What is your least favorite public relations word?
What turns you on creatively, spiritually or emotionally about public relations?
The opportunity to tell a story. Sometimes it is a story that the client didn’t even know was there.
What turns you off about public relations?
I hate how talking points often take precedence over actually communicating. I believe this comes from assuming the audience isn’t intelligent enough to understand what you are talking about, which is a very dangerous assumption.
What’s your favorite curse word when you see really bad PR?
I prefer the time-honored classic, “shit”.
What sound or noise do PR people make that you love?
I absolutely love the sound of others sharing in celebration of friends/colleagues successes.
What sound or noise do PR people make that you hate?
Any sound that implies any coverage a journalist is able to give them isn’t good enough. Be thankful for what you get.
What profession other than PR should PR pros attempt – to become better at public relations?
The obvious one is journalism (which you should try), but I’ll throw waiting tables in there. There is no harder deadline than someone yelling for their food, or ruder when you are late delivering a pizza. The lessons learned doing those jobs are invaluable in PR and business.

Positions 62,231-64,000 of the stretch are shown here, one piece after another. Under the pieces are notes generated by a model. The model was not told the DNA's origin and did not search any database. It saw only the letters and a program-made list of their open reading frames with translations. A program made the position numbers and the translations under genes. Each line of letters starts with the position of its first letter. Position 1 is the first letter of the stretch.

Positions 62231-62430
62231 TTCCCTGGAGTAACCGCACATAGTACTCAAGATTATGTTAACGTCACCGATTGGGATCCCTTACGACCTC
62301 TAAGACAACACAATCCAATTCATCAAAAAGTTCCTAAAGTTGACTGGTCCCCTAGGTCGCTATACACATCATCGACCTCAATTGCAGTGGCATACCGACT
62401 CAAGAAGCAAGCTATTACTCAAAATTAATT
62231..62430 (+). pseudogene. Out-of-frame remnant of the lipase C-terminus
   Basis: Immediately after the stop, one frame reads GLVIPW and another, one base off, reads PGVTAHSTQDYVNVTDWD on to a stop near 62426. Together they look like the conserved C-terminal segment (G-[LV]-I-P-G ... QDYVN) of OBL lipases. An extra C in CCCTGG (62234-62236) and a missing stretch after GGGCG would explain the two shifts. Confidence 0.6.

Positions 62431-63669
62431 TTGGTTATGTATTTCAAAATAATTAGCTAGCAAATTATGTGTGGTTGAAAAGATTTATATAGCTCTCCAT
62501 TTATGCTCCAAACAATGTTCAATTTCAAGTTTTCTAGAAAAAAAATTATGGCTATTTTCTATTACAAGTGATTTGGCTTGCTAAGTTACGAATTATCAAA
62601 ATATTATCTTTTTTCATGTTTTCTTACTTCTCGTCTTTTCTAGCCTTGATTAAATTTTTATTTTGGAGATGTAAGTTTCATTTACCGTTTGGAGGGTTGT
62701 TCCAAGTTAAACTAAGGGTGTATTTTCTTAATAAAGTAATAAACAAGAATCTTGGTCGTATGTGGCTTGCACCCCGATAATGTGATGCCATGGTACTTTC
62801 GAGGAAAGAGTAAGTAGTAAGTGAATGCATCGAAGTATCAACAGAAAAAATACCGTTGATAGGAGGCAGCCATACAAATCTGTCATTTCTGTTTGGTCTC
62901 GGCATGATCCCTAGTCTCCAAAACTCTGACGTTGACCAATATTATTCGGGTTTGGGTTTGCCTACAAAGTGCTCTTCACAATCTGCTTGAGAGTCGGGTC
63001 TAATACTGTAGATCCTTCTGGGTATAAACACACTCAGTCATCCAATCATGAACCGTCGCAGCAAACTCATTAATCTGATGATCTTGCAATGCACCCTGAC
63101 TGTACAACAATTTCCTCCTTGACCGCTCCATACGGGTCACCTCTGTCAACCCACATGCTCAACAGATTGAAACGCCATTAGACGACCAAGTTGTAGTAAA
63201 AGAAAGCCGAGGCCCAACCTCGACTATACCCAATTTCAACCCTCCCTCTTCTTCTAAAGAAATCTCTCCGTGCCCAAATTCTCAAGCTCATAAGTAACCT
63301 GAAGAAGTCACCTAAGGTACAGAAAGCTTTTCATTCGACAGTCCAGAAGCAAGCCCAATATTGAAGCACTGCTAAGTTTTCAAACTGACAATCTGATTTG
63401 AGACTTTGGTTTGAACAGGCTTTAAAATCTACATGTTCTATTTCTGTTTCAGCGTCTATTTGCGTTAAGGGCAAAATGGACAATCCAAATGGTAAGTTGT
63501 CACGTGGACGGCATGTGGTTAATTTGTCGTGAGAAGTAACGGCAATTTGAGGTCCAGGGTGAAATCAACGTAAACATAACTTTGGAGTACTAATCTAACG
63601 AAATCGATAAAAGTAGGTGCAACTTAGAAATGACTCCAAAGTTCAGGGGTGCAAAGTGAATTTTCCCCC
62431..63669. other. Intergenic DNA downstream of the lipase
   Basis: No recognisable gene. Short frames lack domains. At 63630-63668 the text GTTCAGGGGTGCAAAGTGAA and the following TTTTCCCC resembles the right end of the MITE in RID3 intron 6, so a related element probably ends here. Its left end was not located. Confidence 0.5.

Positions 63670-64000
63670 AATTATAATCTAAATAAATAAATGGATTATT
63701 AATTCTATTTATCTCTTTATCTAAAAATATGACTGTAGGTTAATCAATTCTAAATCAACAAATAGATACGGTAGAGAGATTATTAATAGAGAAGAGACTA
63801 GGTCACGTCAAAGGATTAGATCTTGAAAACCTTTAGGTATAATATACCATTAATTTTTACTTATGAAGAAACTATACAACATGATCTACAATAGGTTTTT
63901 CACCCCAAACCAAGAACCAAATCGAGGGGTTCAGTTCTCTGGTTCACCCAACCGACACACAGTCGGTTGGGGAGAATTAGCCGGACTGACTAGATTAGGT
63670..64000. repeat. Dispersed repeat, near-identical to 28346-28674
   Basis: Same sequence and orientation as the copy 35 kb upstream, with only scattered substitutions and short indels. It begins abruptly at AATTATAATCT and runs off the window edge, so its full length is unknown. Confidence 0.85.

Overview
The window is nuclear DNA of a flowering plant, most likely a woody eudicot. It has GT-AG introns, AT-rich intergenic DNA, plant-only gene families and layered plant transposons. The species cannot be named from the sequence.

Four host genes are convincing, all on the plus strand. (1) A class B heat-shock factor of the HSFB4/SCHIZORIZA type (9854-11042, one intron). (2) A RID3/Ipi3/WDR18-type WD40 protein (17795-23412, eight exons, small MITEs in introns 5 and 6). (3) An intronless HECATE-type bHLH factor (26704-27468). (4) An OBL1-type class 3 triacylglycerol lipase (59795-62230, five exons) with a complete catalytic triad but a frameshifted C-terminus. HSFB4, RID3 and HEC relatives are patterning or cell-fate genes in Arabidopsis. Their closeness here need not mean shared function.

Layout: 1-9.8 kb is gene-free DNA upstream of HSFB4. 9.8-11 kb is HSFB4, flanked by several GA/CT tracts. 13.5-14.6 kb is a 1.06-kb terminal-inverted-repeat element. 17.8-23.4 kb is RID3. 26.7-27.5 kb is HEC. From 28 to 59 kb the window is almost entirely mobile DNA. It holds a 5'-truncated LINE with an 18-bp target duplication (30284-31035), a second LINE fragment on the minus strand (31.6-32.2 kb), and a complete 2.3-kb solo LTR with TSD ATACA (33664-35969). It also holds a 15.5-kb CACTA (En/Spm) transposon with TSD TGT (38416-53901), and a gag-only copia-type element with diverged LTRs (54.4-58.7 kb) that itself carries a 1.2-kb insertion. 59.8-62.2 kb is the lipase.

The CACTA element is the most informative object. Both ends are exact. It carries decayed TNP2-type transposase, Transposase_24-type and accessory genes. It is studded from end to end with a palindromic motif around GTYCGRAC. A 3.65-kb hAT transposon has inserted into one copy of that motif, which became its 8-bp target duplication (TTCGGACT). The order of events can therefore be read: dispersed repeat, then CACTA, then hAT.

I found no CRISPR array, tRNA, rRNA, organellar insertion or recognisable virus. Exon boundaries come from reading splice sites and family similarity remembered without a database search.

What profession should PR pros never try?
Lineman. Not the football kind. The electrical kind.
If PR heaven exists, what would God say when you arrive at the Pearly Gates?
Let’s have your answers in the comments! Or tell me how wrong my answers are. If you’d like to steal this idea, I’d encourage you to do so, as long as you give credit to Joey and Olivier.
Having an inflated ego is generally regarded as a bad thing in American society. We love self-confidence, but when someone begins to think of themselves a bit too highly, we rush to take a safety-pin to their ballooned ego. For example:
I mean, the AUDACITY!!!!! 7 months later, that still makes me upset. I digress.
Make no mistake, your ego can get you into trouble, but I contend it is nothing to be ashamed of, and is actually quite important to develop if you want your career to develop along with it. The cruel, harsh, unvarnished truth is this: If you don’t believe in yourself, and know, deep down inside, that you can succeed in whatever your chosen path in life is, you’ll never get to where you want to go.
I think as human beings, we tend to find it easier to believe negative things directed at us, rather than positive. Think about it. How much easier is it for you to process when your boss, or your spouse, or whomever, has a criticism of you? Now think about it when someone compliments you. Personally, it’s easier to accept the negative criticism of myself than any praise I get.
It is so important to remember that you DO know what you’re talking about. You CAN do the things you want to do in your career. The only way you can do that is to develop a strong ego that is able to bounce back and not take the negative to heart, but rather use it as fuel to correct your mistakes, or a desire to prove the one criticizing you wrong. An ego won’t turn people off. However, not keeping it in check will. Take the hype with a grain of salt. Know that you are good because you work at it, not because it’s easy. Self confidence and a healthy ego is one thing. Being LeBron James is quite another.